that in recent decades has experienced several times this painful tragedy) but also a consideration: this is not simply the act of a psychopath, but a real political crime committed by a fanatical of the far Right against an hundred of young leftists, responsible of representing the Europe of tollerance. If the xenophobic Right is so grown up in the Old Continent, probably, the fault is a bit of each of us.

take care

Grego Applegate Edwards said...

Heartfelt sympathy and condolences to all over there, especially the victim's families. Tragedies so senseless are hard to cope with. Time is a healer, but one still lives with the hauntings.

All the best,
Grego Edwards

sotise said...

"If the xenophobic Right is so grown up in the Old Continent, probably, the fault is a bit of each of us."

too true , and "moderate" polititians who often amplify these sentiments, because they want to win votes , are so much more responsible..
They pontificate about war criminals and smugly endorse tribunals for crimes against humanity , whilst promoting racist policies , and sentiments which ultimately lead to ethnic cleansing and genocide.

kinabalu said...

Thanks for the many kind words from all of you. I thought I'd expand a bit on some of Sotise's observations that there is a double standard at work here.

It strikes me that if it is a case of "our" terrorists, it is always the work of a psychopath, a loony, a lone wolf or an asocial individual. If is a case of "their" terrorists, it is always assumed that they are acting on behalf of a murderous ideology, that they are scheming and planning to put the ideology into action. In "their" case, it is a clear connection between ideology and action, in "our" case there is a clear disconnection between ideology and action. Something obviously does not add up here.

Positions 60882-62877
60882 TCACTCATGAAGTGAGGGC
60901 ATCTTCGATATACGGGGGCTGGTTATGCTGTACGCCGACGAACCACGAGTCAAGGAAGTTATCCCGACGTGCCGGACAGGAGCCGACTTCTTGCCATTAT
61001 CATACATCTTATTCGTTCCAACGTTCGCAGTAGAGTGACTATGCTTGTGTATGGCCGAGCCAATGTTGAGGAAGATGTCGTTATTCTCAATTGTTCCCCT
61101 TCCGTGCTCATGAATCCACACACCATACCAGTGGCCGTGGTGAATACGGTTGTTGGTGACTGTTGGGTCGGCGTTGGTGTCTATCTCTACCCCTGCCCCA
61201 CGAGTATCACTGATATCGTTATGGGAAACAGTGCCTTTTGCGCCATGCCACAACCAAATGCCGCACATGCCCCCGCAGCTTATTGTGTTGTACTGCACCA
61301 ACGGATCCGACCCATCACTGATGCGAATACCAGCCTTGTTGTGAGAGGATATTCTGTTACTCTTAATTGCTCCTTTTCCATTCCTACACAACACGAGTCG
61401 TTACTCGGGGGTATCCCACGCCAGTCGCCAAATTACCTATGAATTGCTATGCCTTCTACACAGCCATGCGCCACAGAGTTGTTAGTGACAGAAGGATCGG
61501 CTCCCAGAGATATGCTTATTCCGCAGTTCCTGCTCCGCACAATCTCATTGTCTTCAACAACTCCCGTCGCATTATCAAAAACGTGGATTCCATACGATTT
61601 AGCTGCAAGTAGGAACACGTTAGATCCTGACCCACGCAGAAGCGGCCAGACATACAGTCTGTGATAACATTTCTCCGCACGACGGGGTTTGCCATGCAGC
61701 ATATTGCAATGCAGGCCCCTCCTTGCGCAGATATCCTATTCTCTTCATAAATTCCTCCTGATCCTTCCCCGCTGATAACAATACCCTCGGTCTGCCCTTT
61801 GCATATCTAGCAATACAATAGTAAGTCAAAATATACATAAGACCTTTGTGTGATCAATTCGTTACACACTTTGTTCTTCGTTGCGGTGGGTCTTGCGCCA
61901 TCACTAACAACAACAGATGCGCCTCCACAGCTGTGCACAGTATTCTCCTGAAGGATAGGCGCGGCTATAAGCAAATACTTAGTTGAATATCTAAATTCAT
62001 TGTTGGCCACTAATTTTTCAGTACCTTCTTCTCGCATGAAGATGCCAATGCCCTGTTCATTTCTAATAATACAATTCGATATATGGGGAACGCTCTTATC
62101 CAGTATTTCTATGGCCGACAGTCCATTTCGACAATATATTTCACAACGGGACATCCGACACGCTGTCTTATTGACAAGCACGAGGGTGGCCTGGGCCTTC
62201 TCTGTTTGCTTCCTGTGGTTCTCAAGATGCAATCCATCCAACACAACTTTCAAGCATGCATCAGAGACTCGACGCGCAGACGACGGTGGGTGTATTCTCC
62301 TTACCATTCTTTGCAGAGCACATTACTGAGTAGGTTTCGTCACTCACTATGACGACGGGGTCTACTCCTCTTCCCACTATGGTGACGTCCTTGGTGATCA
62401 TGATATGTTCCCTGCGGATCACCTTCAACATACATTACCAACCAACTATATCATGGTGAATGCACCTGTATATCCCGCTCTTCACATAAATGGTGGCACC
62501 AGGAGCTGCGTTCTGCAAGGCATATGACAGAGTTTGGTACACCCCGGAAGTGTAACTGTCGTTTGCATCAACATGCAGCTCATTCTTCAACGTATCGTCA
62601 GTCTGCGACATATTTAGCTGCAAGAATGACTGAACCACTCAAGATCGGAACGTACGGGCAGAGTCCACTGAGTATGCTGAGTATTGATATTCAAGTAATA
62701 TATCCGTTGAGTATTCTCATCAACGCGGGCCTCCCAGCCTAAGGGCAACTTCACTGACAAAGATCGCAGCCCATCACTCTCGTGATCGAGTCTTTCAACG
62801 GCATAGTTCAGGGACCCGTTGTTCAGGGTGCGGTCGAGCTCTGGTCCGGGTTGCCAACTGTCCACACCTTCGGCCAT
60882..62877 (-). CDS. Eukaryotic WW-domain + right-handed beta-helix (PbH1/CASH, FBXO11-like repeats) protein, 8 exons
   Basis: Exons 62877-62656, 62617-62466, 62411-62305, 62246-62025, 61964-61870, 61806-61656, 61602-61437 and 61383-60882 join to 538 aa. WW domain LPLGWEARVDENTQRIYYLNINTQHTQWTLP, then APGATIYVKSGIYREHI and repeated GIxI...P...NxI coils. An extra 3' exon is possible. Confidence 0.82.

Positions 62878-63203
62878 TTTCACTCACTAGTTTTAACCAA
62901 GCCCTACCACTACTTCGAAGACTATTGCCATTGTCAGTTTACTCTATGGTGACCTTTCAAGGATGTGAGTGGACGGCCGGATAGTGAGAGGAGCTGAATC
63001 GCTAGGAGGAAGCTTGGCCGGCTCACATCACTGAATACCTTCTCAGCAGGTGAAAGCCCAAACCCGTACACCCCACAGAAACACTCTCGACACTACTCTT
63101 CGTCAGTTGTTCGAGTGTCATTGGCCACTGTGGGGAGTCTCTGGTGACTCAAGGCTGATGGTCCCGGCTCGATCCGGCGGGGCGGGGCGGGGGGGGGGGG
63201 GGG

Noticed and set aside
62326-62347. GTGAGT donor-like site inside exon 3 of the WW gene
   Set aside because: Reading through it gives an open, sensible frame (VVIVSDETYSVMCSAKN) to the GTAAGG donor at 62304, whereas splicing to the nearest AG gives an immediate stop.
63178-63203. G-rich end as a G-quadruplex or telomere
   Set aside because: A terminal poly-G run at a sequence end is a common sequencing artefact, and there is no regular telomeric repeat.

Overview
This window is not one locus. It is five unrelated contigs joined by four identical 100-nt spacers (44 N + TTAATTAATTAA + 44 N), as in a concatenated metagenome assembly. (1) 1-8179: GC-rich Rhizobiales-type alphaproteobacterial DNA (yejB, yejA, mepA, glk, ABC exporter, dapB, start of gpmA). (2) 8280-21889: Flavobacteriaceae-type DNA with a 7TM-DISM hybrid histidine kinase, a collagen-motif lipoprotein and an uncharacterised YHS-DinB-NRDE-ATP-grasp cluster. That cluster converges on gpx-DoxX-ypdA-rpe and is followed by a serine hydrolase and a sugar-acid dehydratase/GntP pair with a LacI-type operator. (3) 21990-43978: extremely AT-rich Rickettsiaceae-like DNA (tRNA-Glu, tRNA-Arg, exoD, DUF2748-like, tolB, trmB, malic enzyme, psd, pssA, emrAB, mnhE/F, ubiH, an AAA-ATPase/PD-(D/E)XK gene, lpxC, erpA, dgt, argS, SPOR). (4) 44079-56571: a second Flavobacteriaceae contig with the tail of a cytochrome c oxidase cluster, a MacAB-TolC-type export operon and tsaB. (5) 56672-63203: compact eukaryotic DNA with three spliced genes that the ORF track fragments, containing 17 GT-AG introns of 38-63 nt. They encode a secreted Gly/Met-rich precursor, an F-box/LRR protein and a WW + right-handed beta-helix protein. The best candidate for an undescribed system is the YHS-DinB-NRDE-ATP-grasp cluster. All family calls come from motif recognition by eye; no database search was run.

Of course, the rhetoric is that those who have propounded ideologies that may have spurred "our" terrorist into action can in no way be held responsible for actions that may result from such ideologies.

As I see it, you can't have it both ways. Either you have to say that murderous actions are the work of loonies, no matter what ideologies may have inspired them or you have to say that individuals act on ideologies, whatever they may be.

Words have consequences.

kinabalu said...

Here's a good piece which illustrates the point I'm trying to make:


glmlr said...

Mmmm ... in my (not totally) humble opinion, this is simply another case of religion being what it always has been historically.

A mass exercise in self-deception.

sotise said...

When i used the term psycopath in my first comment ,i meant it in a clinical sense, someone who lacks a genuine empathy for others, who is dead to the suffering of other sentient beings (dead at some deeply emotional level)

One thing i resent is the deliberate catch all ,conflation of that specific psychopathology with madness ,or lunacy.. they are very different classes of mental disorder.
most Lunatics are harmless ,usually mostly merely dangerous to themselves.

psychopaths , are skilled mimes , masterful at feigning emotion and sympathy, when in fact they feel nothing at all.

one cant but conclude that many of the worlds leaders,(including those in the corporate world) are psychopaths who have no idea ,and very little interest in the havoc they wreak on the lives upon which they act.

one surely has to be immune to the emotions of & capacity for pain in others to calculatingly execute a planned mass killing on the scale uner discussion (or any scale for that matter)..

The psychopaths , make the rules .. our psychopaths ,the victorious ones ,who run the war crimes tribunals, create the framework which distinguishes collateral damage from murder..

Tony Blair is out here at present , i just watched him smuggly dribbling on about war crimes, border protection, refugees in europe and the role of the media in a democracy.. i suddenly feel very nauseous..

a vain, war mongering lying media whore, subtly rewriting/transforming himself into a wise compassionate contemporary saint..before my very eyes..
that process is what terrifies me ...the self deception is almost total...there's a perfect illustration of the psychopathology.

kinabalu said...

glmlr, religion can also be a vehicle for mass consolation, as has been demonstrated in this instance, but point taken. It was important that the church came out strongly in favour of humanist values and also as a symbol of national unity. It was noted, by foreign correspondents, that muslims used the Oslo cathedral to show their sympathies with the victims and their relatives.

kinabalu said...